Create a Corn Dolly: Creating corn dollies is an old Lammas tradition that has carried into modern day. To make your own, use stalks of wheat, barley, or rye if you have access to these plants. Using yellow ribbon, lace the stalks into a corn dolly to outline the shape of a woman. During the doll creation process, express gratitude and thanks for your harvest. Place your corn dolly onto your Lammas altar as the center of celebrations. At Samhain, the pagan holiday marking the end of the harvest season, take the remains of your corn dolly from the altar and return them to the earth. This is symbolic of sowing seeds of a future harvest for the following year.
What Herbs and Plants are Associated with Lammas?
Like many holidays on the Wheel of the Year, certain herbs play an important role in each sabbat. For Lammas specifically, here are a few herbs that can add a little magic to your day:
Yarrow: Yarrow has taken on different meanings and symbolism throughout the centuries. It’s been known to be a herb that casts away evil spells and hexes. People believe that stringing it across the doorway will prevent evil spirits from entering their home. To use yarrow in your own Lammas practice, place it around your neck as a form of protection.
Goldenrod: The bright happiness of goldenrod has an infectious energy for anyone who practices with it. Its uplifting nature has been known to help those with depression and grief. If you’re feeling overwhelmed this holiday season, consider using goldenrod on your altar to brighten the atmosphere—and your spirits, too.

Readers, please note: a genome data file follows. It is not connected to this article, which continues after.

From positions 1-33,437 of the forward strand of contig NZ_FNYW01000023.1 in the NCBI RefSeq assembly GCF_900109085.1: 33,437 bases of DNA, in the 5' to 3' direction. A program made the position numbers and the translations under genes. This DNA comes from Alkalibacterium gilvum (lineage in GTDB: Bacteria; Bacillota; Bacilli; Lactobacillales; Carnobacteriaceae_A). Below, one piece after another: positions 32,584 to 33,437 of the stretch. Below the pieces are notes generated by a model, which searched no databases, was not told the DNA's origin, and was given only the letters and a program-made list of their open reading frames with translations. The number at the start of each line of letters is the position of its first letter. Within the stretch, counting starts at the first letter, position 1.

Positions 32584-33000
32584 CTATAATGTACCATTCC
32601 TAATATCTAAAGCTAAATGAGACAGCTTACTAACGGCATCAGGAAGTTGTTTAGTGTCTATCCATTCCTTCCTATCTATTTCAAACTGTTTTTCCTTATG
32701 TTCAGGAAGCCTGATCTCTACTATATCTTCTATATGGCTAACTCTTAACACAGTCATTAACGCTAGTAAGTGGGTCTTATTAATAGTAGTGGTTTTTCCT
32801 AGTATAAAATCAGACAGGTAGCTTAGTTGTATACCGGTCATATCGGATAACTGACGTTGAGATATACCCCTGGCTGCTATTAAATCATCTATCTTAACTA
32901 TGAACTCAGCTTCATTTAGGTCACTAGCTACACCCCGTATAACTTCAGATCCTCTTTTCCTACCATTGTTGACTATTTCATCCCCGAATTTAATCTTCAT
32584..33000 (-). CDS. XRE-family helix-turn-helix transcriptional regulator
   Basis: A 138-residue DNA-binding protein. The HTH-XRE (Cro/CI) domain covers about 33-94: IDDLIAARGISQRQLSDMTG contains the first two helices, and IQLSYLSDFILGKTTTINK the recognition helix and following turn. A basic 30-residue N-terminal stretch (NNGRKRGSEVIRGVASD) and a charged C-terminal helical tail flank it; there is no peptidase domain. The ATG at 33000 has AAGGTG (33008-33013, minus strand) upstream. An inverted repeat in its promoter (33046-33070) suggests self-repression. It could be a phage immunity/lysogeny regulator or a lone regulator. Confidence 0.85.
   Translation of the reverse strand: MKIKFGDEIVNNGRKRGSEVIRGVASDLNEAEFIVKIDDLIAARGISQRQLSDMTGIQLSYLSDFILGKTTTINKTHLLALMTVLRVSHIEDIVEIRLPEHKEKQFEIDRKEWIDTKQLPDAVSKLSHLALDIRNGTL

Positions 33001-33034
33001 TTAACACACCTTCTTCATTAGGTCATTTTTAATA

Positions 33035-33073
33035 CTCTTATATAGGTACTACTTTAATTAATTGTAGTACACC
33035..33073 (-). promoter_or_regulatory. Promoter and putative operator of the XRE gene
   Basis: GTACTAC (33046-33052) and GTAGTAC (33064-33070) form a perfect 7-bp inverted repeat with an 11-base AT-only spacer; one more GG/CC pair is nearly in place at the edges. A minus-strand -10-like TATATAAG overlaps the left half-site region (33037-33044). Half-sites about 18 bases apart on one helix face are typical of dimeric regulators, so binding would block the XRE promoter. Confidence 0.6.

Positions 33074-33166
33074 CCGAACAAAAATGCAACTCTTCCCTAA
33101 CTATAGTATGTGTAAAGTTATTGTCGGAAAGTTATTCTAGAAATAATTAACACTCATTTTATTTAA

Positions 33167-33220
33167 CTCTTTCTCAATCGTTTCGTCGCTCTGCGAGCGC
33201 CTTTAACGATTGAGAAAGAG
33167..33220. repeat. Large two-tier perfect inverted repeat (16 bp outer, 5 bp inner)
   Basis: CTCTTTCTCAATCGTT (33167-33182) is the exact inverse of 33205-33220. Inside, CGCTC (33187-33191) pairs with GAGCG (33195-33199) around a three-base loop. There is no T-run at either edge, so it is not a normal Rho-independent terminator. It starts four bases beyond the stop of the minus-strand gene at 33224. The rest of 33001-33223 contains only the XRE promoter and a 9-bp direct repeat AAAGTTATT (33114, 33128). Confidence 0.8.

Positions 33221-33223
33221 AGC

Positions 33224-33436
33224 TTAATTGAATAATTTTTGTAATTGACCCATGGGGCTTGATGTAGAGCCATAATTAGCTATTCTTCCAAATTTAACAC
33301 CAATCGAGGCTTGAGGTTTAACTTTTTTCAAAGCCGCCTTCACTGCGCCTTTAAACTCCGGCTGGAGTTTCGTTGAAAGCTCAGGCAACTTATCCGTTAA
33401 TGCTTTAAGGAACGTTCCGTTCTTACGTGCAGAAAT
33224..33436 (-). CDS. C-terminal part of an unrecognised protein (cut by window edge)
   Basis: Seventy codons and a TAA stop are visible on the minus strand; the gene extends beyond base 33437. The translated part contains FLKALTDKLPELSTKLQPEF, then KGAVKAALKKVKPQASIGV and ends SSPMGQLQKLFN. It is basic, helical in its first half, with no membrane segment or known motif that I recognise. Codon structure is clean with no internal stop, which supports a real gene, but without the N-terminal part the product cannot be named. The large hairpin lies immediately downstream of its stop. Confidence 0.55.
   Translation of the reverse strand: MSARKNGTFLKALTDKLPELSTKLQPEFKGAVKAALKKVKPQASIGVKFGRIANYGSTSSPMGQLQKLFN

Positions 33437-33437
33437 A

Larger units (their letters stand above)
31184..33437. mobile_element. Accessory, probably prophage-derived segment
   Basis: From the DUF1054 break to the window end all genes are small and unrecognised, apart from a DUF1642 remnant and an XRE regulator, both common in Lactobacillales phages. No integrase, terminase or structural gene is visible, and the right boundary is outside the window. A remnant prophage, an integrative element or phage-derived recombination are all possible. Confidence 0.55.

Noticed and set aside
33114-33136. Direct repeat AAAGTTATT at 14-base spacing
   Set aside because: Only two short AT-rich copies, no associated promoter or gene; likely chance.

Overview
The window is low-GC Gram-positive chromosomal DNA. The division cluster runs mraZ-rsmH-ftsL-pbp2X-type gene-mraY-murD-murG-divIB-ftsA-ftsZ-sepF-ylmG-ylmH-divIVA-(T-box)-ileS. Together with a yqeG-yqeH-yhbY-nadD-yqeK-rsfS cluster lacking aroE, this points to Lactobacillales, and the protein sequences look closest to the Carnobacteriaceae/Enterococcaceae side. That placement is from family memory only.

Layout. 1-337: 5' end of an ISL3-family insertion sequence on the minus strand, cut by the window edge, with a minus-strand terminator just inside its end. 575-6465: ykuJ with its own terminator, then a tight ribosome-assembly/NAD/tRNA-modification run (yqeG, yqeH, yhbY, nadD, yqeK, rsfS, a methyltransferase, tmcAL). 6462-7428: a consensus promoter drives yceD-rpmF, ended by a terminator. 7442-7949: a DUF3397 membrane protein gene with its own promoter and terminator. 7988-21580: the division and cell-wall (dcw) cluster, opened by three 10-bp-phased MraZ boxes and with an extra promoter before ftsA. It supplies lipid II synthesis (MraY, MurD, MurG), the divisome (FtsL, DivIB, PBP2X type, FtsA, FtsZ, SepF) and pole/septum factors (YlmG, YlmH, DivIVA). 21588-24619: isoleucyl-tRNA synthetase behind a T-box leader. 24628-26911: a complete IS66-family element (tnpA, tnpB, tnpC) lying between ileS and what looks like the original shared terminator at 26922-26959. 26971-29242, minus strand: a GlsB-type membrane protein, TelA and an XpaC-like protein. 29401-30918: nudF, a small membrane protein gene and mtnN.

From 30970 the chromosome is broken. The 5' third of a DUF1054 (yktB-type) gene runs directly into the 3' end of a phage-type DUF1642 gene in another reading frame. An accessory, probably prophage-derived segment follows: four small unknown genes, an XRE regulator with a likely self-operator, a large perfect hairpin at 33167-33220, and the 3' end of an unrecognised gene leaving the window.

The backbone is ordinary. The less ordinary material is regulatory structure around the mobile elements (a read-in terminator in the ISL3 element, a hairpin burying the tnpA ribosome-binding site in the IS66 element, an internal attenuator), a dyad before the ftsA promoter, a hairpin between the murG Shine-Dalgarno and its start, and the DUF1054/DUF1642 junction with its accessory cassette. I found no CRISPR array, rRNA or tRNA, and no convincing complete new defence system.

Vervain: The use of vervain can be traced back thousands of years for its role in spiritual and ceremonial services. In the Druidic tradition, many members believed vervain had supernatural powers to assist in getting in touch with the other side. Common vervain-based traditions during Lammas include healing rituals for those who need spiritual assistance. Use vervain essential oil as a blessing for your loved ones who need an extra health boost.
Meadowsweet: Also known as Bride of the Meadow, meadowsweet is another sacred herb of the Druids. Members would wear garlands made of meadowsweet around their neck during Lammas celebrations. If a Druidic wedding was taking place on Lammas, meadowsweet would be added to the bride’s bouquet. If you feel called to it, wear meadowsweet around your neck to honor the ancient tradition.
Mint: Another herb close to the Druids, mint is known for its healing and protection powers. During Lammas, mint was used to attract abundance into one’s life. One of the best ways to use mint during Lammas is during a tea ritual, such as making a drink that includes mint leaves. This is a great way to honor your body and bless it with seasonal health.
Final Thoughts on Lammas:
When celebrating Lammas, remember to choose the rituals that resonate with your heart. While there are a number of ways to honor the harvest, choose whichever practice you deeply connect with. Taking time to honor our earth and her abundance is important. Whether it’s baking bread, going on a walk, or meditating in the morning, take time to recognize the earth’s abundance—and magic—on this special day.